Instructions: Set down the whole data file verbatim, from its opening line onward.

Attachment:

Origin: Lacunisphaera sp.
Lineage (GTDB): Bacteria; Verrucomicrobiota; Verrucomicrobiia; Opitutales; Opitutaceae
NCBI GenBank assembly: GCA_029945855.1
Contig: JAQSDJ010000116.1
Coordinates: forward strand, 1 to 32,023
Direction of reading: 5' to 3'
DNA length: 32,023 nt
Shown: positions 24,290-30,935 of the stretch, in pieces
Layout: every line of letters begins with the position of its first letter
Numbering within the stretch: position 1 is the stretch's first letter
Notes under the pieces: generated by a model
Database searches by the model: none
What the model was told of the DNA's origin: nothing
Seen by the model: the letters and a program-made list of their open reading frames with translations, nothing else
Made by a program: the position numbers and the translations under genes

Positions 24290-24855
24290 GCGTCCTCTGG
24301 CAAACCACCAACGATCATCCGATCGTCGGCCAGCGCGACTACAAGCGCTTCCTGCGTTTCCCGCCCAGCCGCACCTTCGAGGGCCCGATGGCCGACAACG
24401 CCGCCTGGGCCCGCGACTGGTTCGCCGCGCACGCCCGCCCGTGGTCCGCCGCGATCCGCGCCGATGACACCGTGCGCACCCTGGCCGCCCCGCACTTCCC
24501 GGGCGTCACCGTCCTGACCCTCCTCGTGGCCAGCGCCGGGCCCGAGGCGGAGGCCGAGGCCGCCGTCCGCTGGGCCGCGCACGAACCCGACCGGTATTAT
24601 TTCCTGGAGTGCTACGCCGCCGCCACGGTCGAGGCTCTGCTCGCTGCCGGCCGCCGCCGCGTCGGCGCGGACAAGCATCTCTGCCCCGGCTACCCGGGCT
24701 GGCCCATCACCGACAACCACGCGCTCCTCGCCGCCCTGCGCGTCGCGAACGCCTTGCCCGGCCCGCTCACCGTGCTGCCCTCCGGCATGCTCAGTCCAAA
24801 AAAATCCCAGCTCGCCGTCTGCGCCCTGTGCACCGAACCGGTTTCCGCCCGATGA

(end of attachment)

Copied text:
Origin: Lacunisphaera sp.
Lineage (GTDB): Bacteria; Verrucomicrobiota; Verrucomicrobiia; Opitutales; Opitutaceae
NCBI GenBank assembly: GCA_029945855.1
Contig: JAQSDJ010000116.1
Coordinates: forward strand, 1 to 32,023
Direction of reading: 5' to 3'
DNA length: 32,023 nt
Shown: positions 24,290-30,935 of the stretch, in pieces
Layout: every line of letters begins with the position of its first letter
Numbering within the stretch: position 1 is the stretch's first letter
Notes under the pieces: generated by a model
Database searches by the model: none
What the model was told of the DNA's origin: nothing
Seen by the model: the letters and a program-made list of their open reading frames with translations, nothing else
Made by a program: the position numbers and the translations under genes

Positions 24290-24855
24290 GCGTCCTCTGG
24301 CAAACCACCAACGATCATCCGATCGTCGGCCAGCGCGACTACAAGCGCTTCCTGCGTTTCCCGCCCAGCCGCACCTTCGAGGGCCCGATGGCCGACAACG
24401 CCGCCTGGGCCCGCGACTGGTTCGCCGCGCACGCCCGCCCGTGGTCCGCCGCGATCCGCGCCGATGACACCGTGCGCACCCTGGCCGCCCCGCACTTCCC
24501 GGGCGTCACCGTCCTGACCCTCCTCGTGGCCAGCGCCGGGCCCGAGGCGGAGGCCGAGGCCGCCGTCCGCTGGGCCGCGCACGAACCCGACCGGTATTAT
24601 TTCCTGGAGTGCTACGCCGCCGCCACGGTCGAGGCTCTGCTCGCTGCCGGCCGCCGCCGCGTCGGCGCGGACAAGCATCTCTGCCCCGGCTACCCGGGCT
24701 GGCCCATCACCGACAACCACGCGCTCCTCGCCGCCCTGCGCGTCGCGAACGCCTTGCCCGGCCCGCTCACCGTGCTGCCCTCCGGCATGCTCAGTCCAAA
24801 AAAATCCCAGCTCGCCGTCTGCGCCCTGTGCACCGAACCGGTTTCCGCCCGATGA